Sugar in cookies sweetens the dough. But that’s not all it does!
Bet you didn’t know all the other ways sugar makes a difference in your cookies.
Sugar tenderizes. As it dissolves with other ingredients, sugar absorbs moisture which slows down the development of gluten and starch. Sugar helps the dough be tender and crumbly rather than tough.
Sugar caramelizes. When is heated above its melting point sugar turns golden or amber. The coloring deepens the cookie surfaces … and makes your kitchen smell delicious.
Sugar expands. Since sugar melts when it is heated (that is, baked), sugar in the dough helps the cookies to spread on the baking sheet or in the baking pan.
Sugar stabilizes. In recipes with little or no fat (like meringues), sugar adds bulk, helping to slow coagulation.
Four types of sugar are most commonly used in baking homemade cookies.
Granulated sugar, also called refined sugar, table sugar, or
white sugar, is the type of sugar that fills your sugar bowl. It is what most people think of first when they think of sugar in cookies.
It is extracted from sugar beets or sugar cane. Sugar beets are processed to remove syrup, and after concentration the sugars are isolated and crystallized.
Sugarcane is processed a bit differently. Stalks are cut, crushed and combined with water and lime. The resulting syrup is cooked to isolate the crystals.
In both cases, sugar crystals are refined through a purification
process, bleached white with sulfur dioxide, and dried so that the crystals do
not clump together.
You can identify different types of granulated sugar by crystal size. The most common white sugar for cookie baking is regular sugar, which is classified by the food industry as “fine” or “extra fine.”
Superfine sugar (or ultrafine sugar), the finest of all granulated white sugar textures, is called for occasionally in recipes because it dissolves easily. In cookie baking, it is used for delicately-textured cookies and meringues. Superfine sugar is also called caster or castor sugar, particularly in the United Kingdom, so named for the shaker in which it is packaged.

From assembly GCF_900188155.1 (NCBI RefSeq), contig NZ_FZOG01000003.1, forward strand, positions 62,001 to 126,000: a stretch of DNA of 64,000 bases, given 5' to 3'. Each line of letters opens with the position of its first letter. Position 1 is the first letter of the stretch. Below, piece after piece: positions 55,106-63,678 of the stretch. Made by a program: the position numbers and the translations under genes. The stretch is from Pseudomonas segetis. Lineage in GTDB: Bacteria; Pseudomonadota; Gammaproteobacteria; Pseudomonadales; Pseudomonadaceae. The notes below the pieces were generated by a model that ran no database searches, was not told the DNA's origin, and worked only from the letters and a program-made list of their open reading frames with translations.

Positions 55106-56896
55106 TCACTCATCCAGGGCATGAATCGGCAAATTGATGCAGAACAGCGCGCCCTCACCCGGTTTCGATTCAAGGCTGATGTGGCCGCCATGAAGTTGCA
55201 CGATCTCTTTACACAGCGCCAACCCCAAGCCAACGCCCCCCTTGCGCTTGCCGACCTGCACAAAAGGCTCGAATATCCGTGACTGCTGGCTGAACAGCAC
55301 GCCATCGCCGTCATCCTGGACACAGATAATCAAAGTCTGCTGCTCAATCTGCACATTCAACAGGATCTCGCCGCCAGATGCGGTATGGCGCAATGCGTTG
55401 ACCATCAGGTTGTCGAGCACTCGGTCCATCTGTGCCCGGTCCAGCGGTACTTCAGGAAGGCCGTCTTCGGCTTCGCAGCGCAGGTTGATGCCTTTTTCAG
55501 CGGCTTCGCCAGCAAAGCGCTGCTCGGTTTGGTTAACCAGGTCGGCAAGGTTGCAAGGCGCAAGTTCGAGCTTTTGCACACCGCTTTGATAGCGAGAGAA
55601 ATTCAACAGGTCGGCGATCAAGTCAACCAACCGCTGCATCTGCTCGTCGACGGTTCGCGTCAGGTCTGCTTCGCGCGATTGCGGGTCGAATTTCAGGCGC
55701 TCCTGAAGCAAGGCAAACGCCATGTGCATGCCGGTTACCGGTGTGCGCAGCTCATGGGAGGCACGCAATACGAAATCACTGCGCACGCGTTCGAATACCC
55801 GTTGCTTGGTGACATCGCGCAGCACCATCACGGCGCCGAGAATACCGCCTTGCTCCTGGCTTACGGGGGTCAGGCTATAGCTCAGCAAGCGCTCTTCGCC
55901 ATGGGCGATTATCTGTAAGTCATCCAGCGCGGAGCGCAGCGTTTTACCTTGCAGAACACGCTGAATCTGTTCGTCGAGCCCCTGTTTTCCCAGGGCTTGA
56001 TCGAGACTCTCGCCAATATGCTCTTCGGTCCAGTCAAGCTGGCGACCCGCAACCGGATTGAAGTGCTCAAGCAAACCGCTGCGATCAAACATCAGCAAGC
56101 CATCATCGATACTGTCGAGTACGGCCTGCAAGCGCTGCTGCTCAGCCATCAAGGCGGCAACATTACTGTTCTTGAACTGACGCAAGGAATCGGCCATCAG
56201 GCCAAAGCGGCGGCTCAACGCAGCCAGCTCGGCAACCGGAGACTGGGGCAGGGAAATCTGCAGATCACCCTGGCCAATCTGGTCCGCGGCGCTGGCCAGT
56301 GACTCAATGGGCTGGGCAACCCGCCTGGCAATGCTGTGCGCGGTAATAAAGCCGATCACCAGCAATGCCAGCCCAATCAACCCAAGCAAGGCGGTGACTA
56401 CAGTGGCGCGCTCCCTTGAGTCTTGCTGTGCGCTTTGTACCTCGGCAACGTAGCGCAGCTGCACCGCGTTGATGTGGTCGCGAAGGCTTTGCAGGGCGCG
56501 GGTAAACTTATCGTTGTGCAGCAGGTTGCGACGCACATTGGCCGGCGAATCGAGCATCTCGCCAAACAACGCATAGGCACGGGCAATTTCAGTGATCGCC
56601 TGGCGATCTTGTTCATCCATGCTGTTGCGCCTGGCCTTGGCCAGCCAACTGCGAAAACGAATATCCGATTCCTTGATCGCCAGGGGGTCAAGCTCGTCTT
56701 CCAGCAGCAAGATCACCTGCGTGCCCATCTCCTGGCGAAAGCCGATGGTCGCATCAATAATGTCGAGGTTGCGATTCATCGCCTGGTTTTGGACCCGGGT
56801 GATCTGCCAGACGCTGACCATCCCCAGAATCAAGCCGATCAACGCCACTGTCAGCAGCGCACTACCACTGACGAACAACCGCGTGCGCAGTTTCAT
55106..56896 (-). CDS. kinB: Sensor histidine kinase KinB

Brown sugar is white sugar with added molasses, giving it a richer, deeper flavor. The molasses also softens and moistens the sugar.
Dark brown sugar has more molasses than light brown sugar, but the two can be used interchangeably – depending on your taste. Dark brown sugar is more intense. Light brown sugar has a more delicate flavor. When a recipe calls specifically for dark brown sugar or light brown sugar, you can substitute either one for the other as they both function in the same way in a recipe. The difference between the two in cookies is how each highlights flavors. Dark brown sugar adds depth, white light brown sugar is more subtle.
Powdered sugar, also called confectioners sugar, is a granulated sugar crushed into a fine powder, sifted, and combined with cornstarch. The cornstarch prevents clumping and makes up about 3 percent of product.
A higher number of Xs on powdered sugar packages indicate finer grind; for instance 4 X (XXXX) powdered sugar is more finely ground than 3 X powdered sugar (XXX). All levels of powdered sugar grind can be used interchangeably with each other in cookie recipes. But take note: powdered sugar is not to be substituted for granulated sugar or brown sugar, since the added cornstarch in powdered sugar changes cookie chemistry and texture.
Sometimes raw sugar is confused with brown sugar, since both are colored tan, golden, or light brown. It is produced from the residue left over after the first stage of cane sugar processing. Cookie recipes sometimes call for raw sugar particularly as a sprinkled topping. You can use raw sugar interchangeably with white sugar and brown sugar in cookie recipes.
You may encounter three different kinds of raw sugar in your
baking adventures: Demerara sugar (coarse textured), Turbinado sugar (fine
textured), and Barbados sugar,
(steam cleaned sugar).
More about Cookie Ingredients